well up to the policy’s face amount. The insurer would pay a designated beneficiary upon certi-
fication that plugging had been completed pursuant to OCD requirements. If the designated
beneficiary failed to plug the well as required, and OCD had to plug the well, the proceeds of the
insurance policy would, in that event, be payable to the State as contingent beneficiary of the
policy. Under the terms of the bill, if the OCD at any time increases the amount of the financial
assurance required for a particular well, the operator would be required either to obtain an
amendment increasing the face amount of the plugging insurance policy or to provide other fi-
nancial insurance to meet the new requirement.
House Bill 22 – Page
None: EMNRD indicates that the administrative requirements associated with the proposed well-
plugging insurance policies will not be significantly different from those associated with alterna-
tive forms of financial assurance now allowed.
EMNRD suggests that the proposed legislation would provide an additional alternative means for
oil and gas operators to secure their obligation to plug abandoned wells, and would provide an
equivalent level of security to the State that funds would be available to plug depleted or aban-
doned wells.
The plugging insurance policy would cover only the cost of plugging the well bore, and would
not cover costs of surface remediation. Other forms of financial assurance apply to both plug-
ging and surface remediation costs. However, that difference is less significant than might be
supposed since the amount of financial assurance now required is usually less than the cost of
plugging the well bore, leaving no funds from the financial assurance, in most cases, for surface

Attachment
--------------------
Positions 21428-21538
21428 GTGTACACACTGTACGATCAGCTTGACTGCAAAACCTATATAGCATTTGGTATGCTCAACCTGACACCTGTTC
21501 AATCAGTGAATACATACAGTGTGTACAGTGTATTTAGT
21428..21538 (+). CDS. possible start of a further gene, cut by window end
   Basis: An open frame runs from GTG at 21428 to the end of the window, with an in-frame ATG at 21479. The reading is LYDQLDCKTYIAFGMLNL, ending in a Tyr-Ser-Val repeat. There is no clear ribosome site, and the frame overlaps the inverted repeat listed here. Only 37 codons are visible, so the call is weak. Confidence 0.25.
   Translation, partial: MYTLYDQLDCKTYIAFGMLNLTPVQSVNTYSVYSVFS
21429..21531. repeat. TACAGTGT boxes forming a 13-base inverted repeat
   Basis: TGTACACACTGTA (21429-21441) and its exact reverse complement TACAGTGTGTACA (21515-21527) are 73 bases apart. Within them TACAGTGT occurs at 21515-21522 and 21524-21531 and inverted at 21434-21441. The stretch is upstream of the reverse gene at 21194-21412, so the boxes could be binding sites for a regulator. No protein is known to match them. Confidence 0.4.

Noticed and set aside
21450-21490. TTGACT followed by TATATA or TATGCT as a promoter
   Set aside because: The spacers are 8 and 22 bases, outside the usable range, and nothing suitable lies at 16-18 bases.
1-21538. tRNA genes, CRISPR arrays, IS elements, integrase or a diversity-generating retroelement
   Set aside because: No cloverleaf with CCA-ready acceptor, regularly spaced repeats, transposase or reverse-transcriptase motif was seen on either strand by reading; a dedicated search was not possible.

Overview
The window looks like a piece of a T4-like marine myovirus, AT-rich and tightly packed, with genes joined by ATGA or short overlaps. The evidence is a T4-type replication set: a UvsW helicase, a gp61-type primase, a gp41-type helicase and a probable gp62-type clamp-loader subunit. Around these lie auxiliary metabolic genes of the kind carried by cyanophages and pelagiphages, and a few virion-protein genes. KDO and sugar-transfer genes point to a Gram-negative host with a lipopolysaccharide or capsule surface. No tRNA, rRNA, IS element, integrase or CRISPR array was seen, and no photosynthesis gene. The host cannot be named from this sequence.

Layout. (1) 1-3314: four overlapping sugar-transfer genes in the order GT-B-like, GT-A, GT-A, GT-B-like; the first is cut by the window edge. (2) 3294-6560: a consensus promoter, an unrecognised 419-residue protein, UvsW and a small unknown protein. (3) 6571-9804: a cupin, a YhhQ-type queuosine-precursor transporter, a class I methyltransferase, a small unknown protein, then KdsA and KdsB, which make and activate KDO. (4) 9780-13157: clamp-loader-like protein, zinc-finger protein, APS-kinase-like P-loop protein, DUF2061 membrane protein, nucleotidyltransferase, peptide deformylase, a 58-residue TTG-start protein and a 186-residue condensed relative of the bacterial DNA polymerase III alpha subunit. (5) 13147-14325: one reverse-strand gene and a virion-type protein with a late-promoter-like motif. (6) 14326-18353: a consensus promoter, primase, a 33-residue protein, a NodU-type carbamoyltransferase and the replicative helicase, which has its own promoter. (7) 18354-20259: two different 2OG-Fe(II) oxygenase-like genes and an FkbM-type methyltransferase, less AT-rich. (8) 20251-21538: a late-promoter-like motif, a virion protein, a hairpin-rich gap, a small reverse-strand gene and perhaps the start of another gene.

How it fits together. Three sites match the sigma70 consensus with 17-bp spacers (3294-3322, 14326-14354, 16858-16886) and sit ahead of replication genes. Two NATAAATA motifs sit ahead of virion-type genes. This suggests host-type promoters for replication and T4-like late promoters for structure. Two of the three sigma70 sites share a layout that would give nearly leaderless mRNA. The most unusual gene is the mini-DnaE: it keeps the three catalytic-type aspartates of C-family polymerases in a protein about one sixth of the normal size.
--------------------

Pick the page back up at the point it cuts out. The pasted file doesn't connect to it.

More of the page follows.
The degree of security for the operator's plugging obligation afforded to the State under this type
of arrangement would depend upon the solvency of the issuing insurance company, just as it de-
pends upon the solvency of the surety company in the case of a surety bond. Presumably the
concept of this type of insurance would be that the contract between the insurance company and
the plugging contractor who is the primary beneficiary would require the plugging contractor to
plug the well for no more compensation than the amount of the policy proceeds. (The bill does
not expressly require such a provision.) The arrangement would provide the State with additional
security against cost of plugging in excess of the policy amount if the plugging contractor per-
formed its contract. Obviously, a surety bond affords no such protection.
This type of security may prove more attractive to operators than providing a surety bond, letter
of credit or cash deposit. The operator can pay the premium in advance on a one-time basis and
will not be burdened with periodic payments that would be required to maintain a surety bond,
nor will it have to tie up cash in an escrow as it would have to do to provide a cash bond, or, in
most cases, a letter of credit. Plugging insurance policies, under the bill, must be well specific,
and so could not be used to satisfy the $50,000 blanket financial assurance option. For primary
plugging security most operators will likely still find it advantageous to provide blanket financial
assurance rather than any well-specific financial assurance. However, these insurance policies
could, and probably will, provide an attractive alternative to operators who are required, under
new rules recently adopted by OCD, to furnish single-well financial assurances for inactive
wells, in addition to their blanket financial assurance.